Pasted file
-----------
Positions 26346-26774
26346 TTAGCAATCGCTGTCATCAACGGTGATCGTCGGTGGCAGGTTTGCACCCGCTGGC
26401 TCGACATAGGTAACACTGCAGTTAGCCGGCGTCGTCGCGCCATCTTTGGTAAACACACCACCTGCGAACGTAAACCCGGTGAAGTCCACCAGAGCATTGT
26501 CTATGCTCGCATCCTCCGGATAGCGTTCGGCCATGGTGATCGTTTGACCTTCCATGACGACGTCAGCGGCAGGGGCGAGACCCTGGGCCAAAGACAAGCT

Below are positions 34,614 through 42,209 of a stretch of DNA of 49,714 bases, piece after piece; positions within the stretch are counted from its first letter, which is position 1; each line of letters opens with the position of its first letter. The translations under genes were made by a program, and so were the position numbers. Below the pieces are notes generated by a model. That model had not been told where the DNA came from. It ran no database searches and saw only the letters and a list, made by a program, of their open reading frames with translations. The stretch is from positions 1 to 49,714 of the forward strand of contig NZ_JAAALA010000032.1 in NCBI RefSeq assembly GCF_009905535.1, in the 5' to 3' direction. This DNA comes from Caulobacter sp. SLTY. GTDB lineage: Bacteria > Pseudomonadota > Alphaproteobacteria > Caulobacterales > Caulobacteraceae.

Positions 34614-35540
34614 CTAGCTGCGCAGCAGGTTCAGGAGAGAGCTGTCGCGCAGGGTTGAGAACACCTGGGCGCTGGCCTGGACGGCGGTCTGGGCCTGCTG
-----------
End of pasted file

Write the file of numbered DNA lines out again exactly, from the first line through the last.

Positions 26346-26774
26346 TTAGCAATCGCTGTCATCAACGGTGATCGTCGGTGGCAGGTTTGCACCCGCTGGC
26401 TCGACATAGGTAACACTGCAGTTAGCCGGCGTCGTCGCGCCATCTTTGGTAAACACACCACCTGCGAACGTAAACCCGGTGAAGTCCACCAGAGCATTGT
26501 CTATGCTCGCATCCTCCGGATAGCGTTCGGCCATGGTGATCGTTTGACCTTCCATGACGACGTCAGCGGCAGGGGCGAGACCCTGGGCCAAAGACAAGCT

Below are positions 34,614 through 42,209 of a stretch of DNA of 49,714 bases, piece after piece; positions within the stretch are counted from its first letter, which is position 1; each line of letters opens with the position of its first letter. The translations under genes were made by a program, and so were the position numbers. Below the pieces are notes generated by a model. That model had not been told where the DNA came from. It ran no database searches and saw only the letters and a list, made by a program, of their open reading frames with translations. The stretch is from positions 1 to 49,714 of the forward strand of contig NZ_JAAALA010000032.1 in NCBI RefSeq assembly GCF_009905535.1, in the 5' to 3' direction. This DNA comes from Caulobacter sp. SLTY. GTDB lineage: Bacteria > Pseudomonadota > Alphaproteobacteria > Caulobacterales > Caulobacteraceae.

Positions 34614-35540
34614 CTAGCTGCGCAGCAGGTTCAGGAGAGAGCTGTCGCGCAGGGTTGAGAACACCTGGGCGCTGGCCTGGACGGCGGTCTGGGCCTGCTG